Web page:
He left from August 2004 to October 2005 to help what is now known as Aerobox Composite Structures, a successful company in Rio Rancho making plastic shipping containers for airplanes. He took part in the research behind the containers, and served as the company’s manufacturing manager. After he helped the company find its feet, he returned to the labs for family reasons.
“ESTT (Entrepreneurial Separation to Transfer Technology program) made it much easier to go,” he says. “I thought it was a great way for folks to gain new experience and feel like they’re helping the community without risking the security that we have here at Sandia.”
Given the chance to leave again, Donnelly says he would.
“It was long hours and a lot of adrenaline,” he says. “I had a great time.”
Both outcomes of the program – a Sandia scientist leaving for good or returning – bring success to participants, the labs and the local business community, says Sherman McCorkle, president and CEO of Technology Ventures Corp. The Albuquerque firm helps turn technology research into commercial products.
“It is successful when the leave occurs and the innovator is a successful entrepreneur and starts a company,” he says. “It is successful when the innovator returns to the laboratory because that innovator brings back that year or two years or three years of unique private-sector experience that allows the laboratories to collaborate in a new and different way with the private sector.”
Goldheim says in the past three years, scientists leaving the labs have more often paired up with experienced business leaders found through venture capitalists and organizations such as Technology Ventures Corp.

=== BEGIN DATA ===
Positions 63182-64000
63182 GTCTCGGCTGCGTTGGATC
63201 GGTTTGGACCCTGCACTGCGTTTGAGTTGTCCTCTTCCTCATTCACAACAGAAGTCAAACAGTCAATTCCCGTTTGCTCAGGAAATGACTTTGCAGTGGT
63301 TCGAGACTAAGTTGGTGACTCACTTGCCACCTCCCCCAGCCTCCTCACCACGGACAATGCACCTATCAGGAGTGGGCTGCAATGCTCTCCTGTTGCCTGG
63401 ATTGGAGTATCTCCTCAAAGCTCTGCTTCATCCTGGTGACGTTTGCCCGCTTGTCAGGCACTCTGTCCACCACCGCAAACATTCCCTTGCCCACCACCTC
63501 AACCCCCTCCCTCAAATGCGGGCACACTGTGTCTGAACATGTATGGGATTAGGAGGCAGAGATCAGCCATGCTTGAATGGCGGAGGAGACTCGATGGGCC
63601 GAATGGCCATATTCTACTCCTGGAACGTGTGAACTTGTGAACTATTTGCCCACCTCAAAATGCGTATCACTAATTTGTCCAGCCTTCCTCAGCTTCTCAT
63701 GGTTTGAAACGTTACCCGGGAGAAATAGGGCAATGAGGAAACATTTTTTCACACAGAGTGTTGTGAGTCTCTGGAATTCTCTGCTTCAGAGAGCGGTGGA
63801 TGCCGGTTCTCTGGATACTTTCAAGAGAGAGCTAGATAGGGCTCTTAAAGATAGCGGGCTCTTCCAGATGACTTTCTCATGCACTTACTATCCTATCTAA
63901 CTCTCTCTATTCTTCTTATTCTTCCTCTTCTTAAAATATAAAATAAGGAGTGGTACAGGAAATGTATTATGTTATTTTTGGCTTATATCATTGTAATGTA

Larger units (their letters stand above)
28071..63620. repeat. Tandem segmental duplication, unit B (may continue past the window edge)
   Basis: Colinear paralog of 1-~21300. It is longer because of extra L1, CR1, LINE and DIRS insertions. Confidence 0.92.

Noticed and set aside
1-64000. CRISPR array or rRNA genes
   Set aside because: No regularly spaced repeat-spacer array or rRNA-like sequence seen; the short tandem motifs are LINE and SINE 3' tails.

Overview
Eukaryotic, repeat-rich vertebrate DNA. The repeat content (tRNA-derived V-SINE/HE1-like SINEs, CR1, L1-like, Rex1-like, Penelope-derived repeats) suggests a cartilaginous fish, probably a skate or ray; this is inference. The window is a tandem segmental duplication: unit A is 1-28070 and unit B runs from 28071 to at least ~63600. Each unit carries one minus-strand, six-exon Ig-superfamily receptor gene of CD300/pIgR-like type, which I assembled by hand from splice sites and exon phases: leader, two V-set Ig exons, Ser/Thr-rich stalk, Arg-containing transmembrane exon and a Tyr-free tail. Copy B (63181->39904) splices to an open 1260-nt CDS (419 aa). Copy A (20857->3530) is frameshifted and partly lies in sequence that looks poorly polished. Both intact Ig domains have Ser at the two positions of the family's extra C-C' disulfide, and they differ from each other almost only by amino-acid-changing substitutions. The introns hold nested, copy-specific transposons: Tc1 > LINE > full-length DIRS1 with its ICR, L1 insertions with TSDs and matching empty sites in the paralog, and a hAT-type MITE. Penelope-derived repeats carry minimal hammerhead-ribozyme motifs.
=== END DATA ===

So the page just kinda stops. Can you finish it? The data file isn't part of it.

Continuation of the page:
The team approach, he says, frees scientists to focus on their strengths, which may not be in running a business, but in knowing a technology.
“That’s been a real strong trend,” he says. “Don’t try to go out there and be something you’re not.”
To further hone in on commercially promising technologies developed in the labs, Sandia started the Entrepreneur in Residence program a little more than a year ago, Goldheim says. It brings in an experienced entrepreneur who consults lab employees part-time on the challenges to commercializing a technology.
With the labs’ resources and technology commercialization efforts, a growing pool of investment capital and increasing numbers of experienced entrepreneurs, Goldheim says New Mexico is poised to become a hub for high-tech business.
“New Mexico, I think, is at the early stage of that,” he says. “We should be optimistic expecting that will happen.”
Since 1994, the Entrepreneurial Separation to Transfer Technology program at Sandia National Laboratories has allowed scientists to take years off to turn their research into commercial products. If the business fails to launch, scientists have up to three years to return to the labs without having to apply anew.
Out of 126 Sandia employees who have used the program, only 46 have returned to the labs.
Here’s a look at how many used the program each year:
â€¢ 1994: 3
â€¢ 1995: 18
â€¢ 1996: 13
â€¢ 1997: 16
â€¢ 1998: 12
â€¢ 1999: 9
â€¢ 2000: 28
â€¢ 2001: 10
â€¢ 2002: 6
â€¢ 2003: 4
â€¢ 2004: 2
â€¢ 2005: 4
â€¢ 2006: 1 to date